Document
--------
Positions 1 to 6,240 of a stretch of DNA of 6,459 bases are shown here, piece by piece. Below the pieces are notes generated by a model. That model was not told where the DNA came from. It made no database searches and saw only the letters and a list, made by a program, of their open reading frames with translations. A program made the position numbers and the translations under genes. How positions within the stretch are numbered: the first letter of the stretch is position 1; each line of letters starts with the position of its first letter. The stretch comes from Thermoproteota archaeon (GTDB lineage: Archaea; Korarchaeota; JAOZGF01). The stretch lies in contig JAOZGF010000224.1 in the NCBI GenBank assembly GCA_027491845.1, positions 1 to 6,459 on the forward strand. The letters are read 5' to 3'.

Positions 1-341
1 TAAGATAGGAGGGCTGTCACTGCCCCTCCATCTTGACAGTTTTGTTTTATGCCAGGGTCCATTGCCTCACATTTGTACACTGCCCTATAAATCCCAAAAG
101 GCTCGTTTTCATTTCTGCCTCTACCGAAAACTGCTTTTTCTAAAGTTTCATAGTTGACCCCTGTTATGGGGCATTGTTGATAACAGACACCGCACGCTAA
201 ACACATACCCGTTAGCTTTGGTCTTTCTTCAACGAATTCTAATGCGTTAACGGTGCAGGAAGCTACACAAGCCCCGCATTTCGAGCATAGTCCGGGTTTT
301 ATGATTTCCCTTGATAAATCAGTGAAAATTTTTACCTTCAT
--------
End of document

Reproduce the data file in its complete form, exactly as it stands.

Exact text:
Positions 1 to 6,240 of a stretch of DNA of 6,459 bases are shown here, piece by piece. Below the pieces are notes generated by a model. That model was not told where the DNA came from. It made no database searches and saw only the letters and a list, made by a program, of their open reading frames with translations. A program made the position numbers and the translations under genes. How positions within the stretch are numbered: the first letter of the stretch is position 1; each line of letters starts with the position of its first letter. The stretch comes from Thermoproteota archaeon (GTDB lineage: Archaea; Korarchaeota; JAOZGF01). The stretch lies in contig JAOZGF010000224.1 in the NCBI GenBank assembly GCA_027491845.1, positions 1 to 6,459 on the forward strand. The letters are read 5' to 3'.

Positions 1-341
1 TAAGATAGGAGGGCTGTCACTGCCCCTCCATCTTGACAGTTTTGTTTTATGCCAGGGTCCATTGCCTCACATTTGTACACTGCCCTATAAATCCCAAAAG
101 GCTCGTTTTCATTTCTGCCTCTACCGAAAACTGCTTTTTCTAAAGTTTCATAGTTGACCCCTGTTATGGGGCATTGTTGATAACAGACACCGCACGCTAA
201 ACACATACCCGTTAGCTTTGGTCTTTCTTCAACGAATTCTAATGCGTTAACGGTGCAGGAAGCTACACAAGCCCCGCATTTCGAGCATAGTCCGGGTTTT
301 ATGATTTCCCTTGATAAATCAGTGAAAATTTTTACCTTCAT